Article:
Élan and the Competition Ski Boat Industry. How to improve efficiency.

Essay by nabhatiesCollege, UndergraduateB+, January 2008

download word file, 7 pages 0.0

Élan, formerly known as American Skier, was a small ailing company in an unattractive ski boat industry before two enthusiastic friends, Ben Favret, and Jay Blossman bought it. Since the 1990’s, Élan had become unfocused, poorly managed and undercapitalized before it filed for bankruptcy in 2001. Favret and Blossman hope to shed the bad reputation of American Skier in exchange for the vigor and enthusiasm of a young upstart company willing to go head to head with industry market leaders. However, in order to penetrate and succeed in a competitive industry with powerful market leaders, Élan will need more than Favret and Blossman’s positive aspirations. Fortunately, by purchasing Élan at a bargain-basement price, excessive debt was shed from the list of problems that previously ailed American Skier. Low debt and positive future sales will improve credit rating and thus increase capitalization. On the other hand, without the shield of debt, the potential for hostile takeover increases.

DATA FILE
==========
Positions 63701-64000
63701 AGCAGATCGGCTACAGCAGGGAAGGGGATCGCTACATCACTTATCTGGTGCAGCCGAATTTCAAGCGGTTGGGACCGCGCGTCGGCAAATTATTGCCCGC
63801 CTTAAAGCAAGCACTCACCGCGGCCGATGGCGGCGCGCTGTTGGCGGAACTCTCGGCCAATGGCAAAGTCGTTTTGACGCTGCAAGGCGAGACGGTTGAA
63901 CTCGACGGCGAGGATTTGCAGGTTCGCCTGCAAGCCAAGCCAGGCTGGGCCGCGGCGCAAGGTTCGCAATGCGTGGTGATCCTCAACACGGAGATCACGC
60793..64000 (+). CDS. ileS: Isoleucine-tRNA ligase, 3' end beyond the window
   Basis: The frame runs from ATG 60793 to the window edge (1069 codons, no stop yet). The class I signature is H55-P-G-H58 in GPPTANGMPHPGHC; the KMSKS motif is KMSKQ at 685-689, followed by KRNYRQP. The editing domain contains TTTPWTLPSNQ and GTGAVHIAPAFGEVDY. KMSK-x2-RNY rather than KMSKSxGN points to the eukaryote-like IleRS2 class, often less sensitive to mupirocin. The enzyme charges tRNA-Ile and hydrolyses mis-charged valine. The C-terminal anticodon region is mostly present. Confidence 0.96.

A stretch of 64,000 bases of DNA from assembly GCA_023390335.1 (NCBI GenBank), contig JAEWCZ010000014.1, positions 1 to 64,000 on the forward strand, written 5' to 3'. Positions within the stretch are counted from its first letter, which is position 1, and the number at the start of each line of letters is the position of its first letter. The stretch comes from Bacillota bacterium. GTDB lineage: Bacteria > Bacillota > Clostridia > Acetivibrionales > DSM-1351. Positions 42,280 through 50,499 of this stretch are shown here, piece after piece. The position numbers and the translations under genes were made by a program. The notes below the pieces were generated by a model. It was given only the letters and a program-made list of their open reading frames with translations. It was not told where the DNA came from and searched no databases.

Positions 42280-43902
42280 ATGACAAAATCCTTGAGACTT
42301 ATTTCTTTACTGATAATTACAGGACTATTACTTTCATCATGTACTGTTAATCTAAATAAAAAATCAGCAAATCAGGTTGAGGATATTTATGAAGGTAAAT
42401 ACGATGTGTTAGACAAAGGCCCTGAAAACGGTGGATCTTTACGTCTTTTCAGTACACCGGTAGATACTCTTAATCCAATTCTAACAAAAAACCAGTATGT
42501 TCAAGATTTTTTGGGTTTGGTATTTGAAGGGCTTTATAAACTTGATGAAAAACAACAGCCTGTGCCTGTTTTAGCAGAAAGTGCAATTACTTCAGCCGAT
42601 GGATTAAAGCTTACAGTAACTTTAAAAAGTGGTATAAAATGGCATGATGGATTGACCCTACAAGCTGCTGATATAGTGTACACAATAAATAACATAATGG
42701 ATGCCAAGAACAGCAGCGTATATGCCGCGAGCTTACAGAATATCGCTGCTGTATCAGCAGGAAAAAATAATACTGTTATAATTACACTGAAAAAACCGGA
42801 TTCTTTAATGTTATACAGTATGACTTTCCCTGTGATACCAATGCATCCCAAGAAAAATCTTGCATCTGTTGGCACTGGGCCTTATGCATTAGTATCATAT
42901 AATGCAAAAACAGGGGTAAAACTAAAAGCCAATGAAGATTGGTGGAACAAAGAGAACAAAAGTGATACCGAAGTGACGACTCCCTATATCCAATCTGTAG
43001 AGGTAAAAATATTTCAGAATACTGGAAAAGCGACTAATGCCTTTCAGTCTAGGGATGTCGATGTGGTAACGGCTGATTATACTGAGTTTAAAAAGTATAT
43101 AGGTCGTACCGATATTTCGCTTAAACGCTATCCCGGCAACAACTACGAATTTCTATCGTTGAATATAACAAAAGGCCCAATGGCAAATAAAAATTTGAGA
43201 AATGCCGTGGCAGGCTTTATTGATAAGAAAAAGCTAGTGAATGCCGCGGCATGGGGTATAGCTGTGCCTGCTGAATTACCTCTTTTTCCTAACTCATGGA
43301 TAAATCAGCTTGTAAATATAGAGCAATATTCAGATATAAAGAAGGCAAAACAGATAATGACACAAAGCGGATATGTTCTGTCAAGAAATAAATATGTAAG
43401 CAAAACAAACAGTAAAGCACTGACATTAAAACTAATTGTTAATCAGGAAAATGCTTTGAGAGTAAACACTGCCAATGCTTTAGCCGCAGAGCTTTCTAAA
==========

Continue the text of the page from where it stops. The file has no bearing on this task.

The fact that there are no public shares and only treasury stock will make it hard for competitors to acquire Élan through the purchase of stock (see appendix).

The Ski Boat Industry is still an unattractive, mature industry in a very competitive market with large barriers to entry and intense rivalry among the existing firms. The industry has large competition based on differentiation, innovation and brand loyalty. Capital expenditure is the largest barrier to entry in the Ski Boat Industry due to its large research and development costs. Shaping and the designing of a new boat mold can cost in excess of $400,000 per mold or $100,000 for an existing mold. Furthermore, many of these large companies such as MasterCraft, Malibu, and Correct Craft have well-established company names and excellent customer loyalty.

Élan is a small company in a mature industry dominated...